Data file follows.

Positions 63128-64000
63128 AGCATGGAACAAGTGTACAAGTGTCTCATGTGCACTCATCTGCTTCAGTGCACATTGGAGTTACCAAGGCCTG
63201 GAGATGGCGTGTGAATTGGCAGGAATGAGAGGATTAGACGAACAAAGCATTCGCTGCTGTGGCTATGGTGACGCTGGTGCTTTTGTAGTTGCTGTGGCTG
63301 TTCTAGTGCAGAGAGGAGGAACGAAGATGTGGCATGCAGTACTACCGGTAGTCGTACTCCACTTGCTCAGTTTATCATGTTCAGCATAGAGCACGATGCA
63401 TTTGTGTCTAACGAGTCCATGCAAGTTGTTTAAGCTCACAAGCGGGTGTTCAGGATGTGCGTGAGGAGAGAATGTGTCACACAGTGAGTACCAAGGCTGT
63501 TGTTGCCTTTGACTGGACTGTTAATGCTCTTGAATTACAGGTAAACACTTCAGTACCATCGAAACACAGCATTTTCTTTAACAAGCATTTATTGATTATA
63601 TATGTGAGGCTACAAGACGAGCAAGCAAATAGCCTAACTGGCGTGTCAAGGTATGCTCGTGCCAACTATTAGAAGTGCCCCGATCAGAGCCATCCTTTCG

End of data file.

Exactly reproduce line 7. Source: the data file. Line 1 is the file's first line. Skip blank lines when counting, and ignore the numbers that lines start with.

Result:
63601 TATGTGAGGCTACAAGACGAGCAAGCAAATAGCCTAACTGGCGTGTCAAGGTATGCTCGTGCCAACTATTAGAAGTGCCCCGATCAGAGCCATCCTTTCG